Written by Nell Ziehl
On September 29, 2010, prominent scholars and artists from across the country called on the National Park Service and the West Virginia State Historic Preservation Office to relist Blair Mountain (one of our 2006 11 Most Endangered Historic Places) in the National Register of Historic Places. National Register listing would provide special protection to the battlefield under state and federal laws that govern surface mining, which imminently threatens Blair Mountain.
As citizens concerned with the faithful representation of America’s rich and often turbulent national history, and as scholars and artists whose work has touched upon the history of coal mining labor in West Virginia and beyond, we write to express our strong opposition to the National Park Service’s de-listing of Blair Mountain as a site of national historic significance, and to support the legal challenge to that decision launched by the Sierra Club, the Ohio Valley Environmental Coalition (OVEC), Friends of Blair Mountain and the West Virginia Labor History Association. Many of us have worked productively with the Park Service in public history and heritage preservation projects in the past, and are hopeful that this mistaken decision can be quickly reversed.
As you are no doubt aware, Blair Mountain is the site of the largest armed insurrection on U.S. soil since the Civil War, and one of the most significant events in American labor history. In 1993 a Congressionally-mandated ‘Labor History Theme Study’ by ten historians for the National Landmarks Program recommended Blair Mountain as a landmark site. Both the site’s importance in our national history and the urgency of adopting energetic measures to preserve it were recognized again in 2006, when the National Trust for Historic Preservation designated Blair Mountain one of America’s 11 Most Endangered Historic Places. The National Park Service seemed to accept that logic when, in March 2009, it included Blair Mountain in the National Register of Historic Places. We are deeply concerned at the reversal of that decision in the face of pressure from coal companies eager to strip mine the area, and alarmed by very recent reports that mining equipment is already being moved onto the site. We therefore respectfully urge the National Park Service to immediately re-list Blair Mountain on the National Register of Historic Places.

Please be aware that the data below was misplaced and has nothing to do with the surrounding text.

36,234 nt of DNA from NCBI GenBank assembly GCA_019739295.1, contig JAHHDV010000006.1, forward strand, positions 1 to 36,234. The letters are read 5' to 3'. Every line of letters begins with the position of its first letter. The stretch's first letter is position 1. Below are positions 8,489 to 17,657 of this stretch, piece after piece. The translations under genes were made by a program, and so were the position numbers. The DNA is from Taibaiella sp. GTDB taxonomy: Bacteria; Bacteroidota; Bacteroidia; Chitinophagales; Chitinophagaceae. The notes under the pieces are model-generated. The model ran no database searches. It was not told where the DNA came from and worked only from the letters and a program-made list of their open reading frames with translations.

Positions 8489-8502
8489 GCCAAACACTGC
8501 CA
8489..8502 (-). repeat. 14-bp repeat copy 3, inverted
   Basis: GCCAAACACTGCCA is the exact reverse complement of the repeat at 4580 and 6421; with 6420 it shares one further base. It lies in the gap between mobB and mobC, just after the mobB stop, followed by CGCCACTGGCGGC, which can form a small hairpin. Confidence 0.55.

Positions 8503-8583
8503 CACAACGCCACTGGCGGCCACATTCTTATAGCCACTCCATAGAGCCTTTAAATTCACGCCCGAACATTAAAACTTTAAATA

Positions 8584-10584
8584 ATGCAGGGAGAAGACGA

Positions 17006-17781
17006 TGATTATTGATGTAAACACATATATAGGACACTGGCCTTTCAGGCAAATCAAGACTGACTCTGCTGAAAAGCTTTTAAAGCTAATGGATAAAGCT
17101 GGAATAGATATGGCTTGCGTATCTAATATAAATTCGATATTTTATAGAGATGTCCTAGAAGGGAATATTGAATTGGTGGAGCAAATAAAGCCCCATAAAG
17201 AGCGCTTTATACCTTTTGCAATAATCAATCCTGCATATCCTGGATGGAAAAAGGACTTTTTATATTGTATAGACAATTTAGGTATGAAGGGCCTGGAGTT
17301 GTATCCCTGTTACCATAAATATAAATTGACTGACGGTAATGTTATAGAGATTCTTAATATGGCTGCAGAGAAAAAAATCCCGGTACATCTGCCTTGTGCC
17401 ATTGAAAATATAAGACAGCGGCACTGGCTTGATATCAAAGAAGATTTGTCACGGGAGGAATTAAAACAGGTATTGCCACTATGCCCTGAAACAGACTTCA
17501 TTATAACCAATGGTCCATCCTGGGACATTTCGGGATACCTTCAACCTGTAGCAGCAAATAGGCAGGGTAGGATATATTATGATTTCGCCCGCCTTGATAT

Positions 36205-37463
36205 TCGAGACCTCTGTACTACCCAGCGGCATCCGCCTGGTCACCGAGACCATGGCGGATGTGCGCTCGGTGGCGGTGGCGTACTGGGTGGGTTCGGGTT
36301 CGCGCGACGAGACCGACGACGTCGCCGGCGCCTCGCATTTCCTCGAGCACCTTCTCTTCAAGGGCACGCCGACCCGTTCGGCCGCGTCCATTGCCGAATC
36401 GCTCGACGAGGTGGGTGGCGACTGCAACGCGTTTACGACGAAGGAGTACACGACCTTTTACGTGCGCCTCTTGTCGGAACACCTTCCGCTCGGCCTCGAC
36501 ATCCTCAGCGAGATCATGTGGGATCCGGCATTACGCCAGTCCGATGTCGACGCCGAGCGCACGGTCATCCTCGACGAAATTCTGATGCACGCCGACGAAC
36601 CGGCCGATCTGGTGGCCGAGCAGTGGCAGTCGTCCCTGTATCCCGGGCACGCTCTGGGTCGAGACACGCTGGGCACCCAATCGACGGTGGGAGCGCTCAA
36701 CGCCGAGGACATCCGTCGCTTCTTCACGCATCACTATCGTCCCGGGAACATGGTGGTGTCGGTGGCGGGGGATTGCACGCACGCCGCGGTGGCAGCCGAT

On September 9, the Sierra Club, the Ohio Valley Environmental Coalition, Friends of Blair Mountain and the West Virginia Labor History Association filed a legal challenge to contest the site’s removal from the National Register. The National Trust for Historic Preservation is very supportive of this challenge, and has pressed the National Park Service to reverse its decision to delist Blair.
Nell Ziehl is a program officer in the Southern Field Office at the National Trust for Historic Preservation.
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